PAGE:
SEATTLE—There weren’t any Grumpy Cats like at SxSW or half-naked Argentine Creative Directors like at Cannes, but the MarketMix 2013 Conference sponsored by the Puget Sound American Marketing Association did prove worthwhile, at least from this copywriter’s perspective.
The key to these types of conferences is to pick some sessions on topics you don’t know much about. Although many speakers seem to be pimping their own companies or books, others can be really insightful. And this conference, which is geared more towards client-side marketers than creatives, turned out to be more valuable for me than some social media or awards show-related wankfest.
I’ll hit some highlights:
In one session, the partnership of the Fred Hutchison Cancer Research Center and Seattle ad agency GreenRubino was spotlighted. A major fundraiser was launched with the theme “Be Breakthrough” and highlighting some of the Fred Hutch researchers. Here’s a sample spot:
But the campaign (see one spot below), with its vanity URL and message “When you give to science, science gives back,” wasn’t as successful in raising money and awareness as a subsequent, more direct message featuring local TV personalities and the idea that donating money saves lives. I suppose when the desired response is “give money,” the appeal needs to be more straightforward. It was also quite interesting to see agency and client make a serious pivot mid-way through the year-long campaign, although the agency’s reaction to switching things up wasn’t discussed.
I also saw a great presentation on crowdsourcing from POSSIBLE’s Mike Reeder and local food & travel blogger Jennifer Chiu, who leveraged the audience of her “Roll With Jen” blog by turning to Kickstarter to launch her web TV series:
While the crowdsourcing of ideas and creative work has been discussed at length in the ad business, crowdfunding is an exciting possibility for fledgling brands and entrepreneurs. Mike and Jen brought that notion to life for the attendees. Jen also noted that positioning herself as a “Female Anthony Bourdain” helped boost traffic and donations to her Kickstarter.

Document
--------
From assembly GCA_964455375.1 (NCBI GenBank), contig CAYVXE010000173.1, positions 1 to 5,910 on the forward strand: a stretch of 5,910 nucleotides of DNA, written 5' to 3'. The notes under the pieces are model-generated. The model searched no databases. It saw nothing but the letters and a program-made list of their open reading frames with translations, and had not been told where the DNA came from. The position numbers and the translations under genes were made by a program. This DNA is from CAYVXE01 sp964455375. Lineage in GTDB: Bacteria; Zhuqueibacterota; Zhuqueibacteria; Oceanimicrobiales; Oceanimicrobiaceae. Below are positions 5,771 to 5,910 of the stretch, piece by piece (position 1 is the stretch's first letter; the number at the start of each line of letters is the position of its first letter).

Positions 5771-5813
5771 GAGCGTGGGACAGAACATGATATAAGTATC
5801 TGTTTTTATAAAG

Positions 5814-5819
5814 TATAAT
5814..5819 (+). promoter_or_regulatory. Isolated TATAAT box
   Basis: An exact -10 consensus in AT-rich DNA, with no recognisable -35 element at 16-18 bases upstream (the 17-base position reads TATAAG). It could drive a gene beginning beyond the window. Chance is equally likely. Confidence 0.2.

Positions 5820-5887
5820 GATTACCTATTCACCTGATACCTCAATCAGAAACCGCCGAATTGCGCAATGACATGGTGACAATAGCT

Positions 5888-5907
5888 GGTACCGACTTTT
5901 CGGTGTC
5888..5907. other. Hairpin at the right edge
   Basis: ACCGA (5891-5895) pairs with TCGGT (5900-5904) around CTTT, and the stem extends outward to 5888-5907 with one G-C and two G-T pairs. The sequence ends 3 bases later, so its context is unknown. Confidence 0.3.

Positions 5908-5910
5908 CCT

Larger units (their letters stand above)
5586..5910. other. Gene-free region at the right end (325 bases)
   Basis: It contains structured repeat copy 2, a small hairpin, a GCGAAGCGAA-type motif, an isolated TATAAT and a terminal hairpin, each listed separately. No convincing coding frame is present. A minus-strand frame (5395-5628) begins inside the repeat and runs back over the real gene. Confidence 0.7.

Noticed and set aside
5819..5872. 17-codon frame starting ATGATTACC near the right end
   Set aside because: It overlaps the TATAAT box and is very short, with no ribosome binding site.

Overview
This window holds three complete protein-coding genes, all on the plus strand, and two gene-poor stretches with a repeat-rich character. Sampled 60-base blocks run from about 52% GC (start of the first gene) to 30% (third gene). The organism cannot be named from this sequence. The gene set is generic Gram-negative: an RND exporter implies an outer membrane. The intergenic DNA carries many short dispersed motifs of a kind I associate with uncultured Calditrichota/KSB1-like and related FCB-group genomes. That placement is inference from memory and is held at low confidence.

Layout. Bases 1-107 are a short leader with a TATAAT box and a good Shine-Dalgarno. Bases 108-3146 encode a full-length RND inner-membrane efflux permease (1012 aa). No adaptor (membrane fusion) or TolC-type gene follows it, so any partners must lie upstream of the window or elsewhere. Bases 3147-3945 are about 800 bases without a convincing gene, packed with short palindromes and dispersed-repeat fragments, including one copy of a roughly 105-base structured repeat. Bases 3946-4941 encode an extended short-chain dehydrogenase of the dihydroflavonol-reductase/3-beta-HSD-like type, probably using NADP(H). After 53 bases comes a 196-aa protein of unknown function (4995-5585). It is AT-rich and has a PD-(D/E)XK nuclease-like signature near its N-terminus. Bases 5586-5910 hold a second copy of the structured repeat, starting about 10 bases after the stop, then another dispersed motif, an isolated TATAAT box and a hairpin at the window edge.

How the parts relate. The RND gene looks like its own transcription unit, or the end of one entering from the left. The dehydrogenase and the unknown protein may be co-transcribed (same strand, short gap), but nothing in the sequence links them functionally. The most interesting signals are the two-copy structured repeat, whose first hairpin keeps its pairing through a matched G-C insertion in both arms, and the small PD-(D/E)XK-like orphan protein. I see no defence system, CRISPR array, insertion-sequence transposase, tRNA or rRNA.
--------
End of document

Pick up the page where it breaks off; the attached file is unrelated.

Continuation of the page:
Another interesting presentation was from AllRecipes, which has worked its way to become one of the world’s most heavily trafficked sites. They’ve been at it for 16 years, so it didn’t happen overnight. Having a mobile-optimized site is key for them, but they demoed their Video Cookbook app, which highlights recipe directions while we watch the food being prepared.
Clearly, they’ve got a devoted following: According to Allrecipes’ surveys of their users, 50% use the site on a mobile device. And of that 50%, half use it while they’re at the grocery store. While the presenters were a little cagey about trying to partner with advertisers to reach people right at the point of purchase (I’d say they’re not quite there yet), I’m sure some marketers, somewhere, are salivating over the idea of using NFC technology to hit consumers right in the aisles.
Of course, what the conferences do well (if you’re willing to chat with strangers) is allow me to meet folks I’d never meet otherwise, which can also be insightful. I have one good example.
In a casual chat, I met one marketing director for a local Seattle utility. They have 1.7 million customers. So how many of them use Online Bill Pay? Only 20%. I would never have guessed a figure that low. And it’s why she still values ways to reach customers through (gasp) bill stuffers. Try using that statistic the next time someone in your agency says, “no one pays their bills through the mail anymore.”
There were also some presenter shout-outs to Uber, the car-for-hire service that’s caused a splash in many cities. It’s quickly becoming the case study/example du jour of digital marketing disruption among marketing conference speakers. Does this mean fewer people using Zappos as an example? We’ll see.
You can get a sense of all the chatter at the conference by looking at #marketmix on Twitter.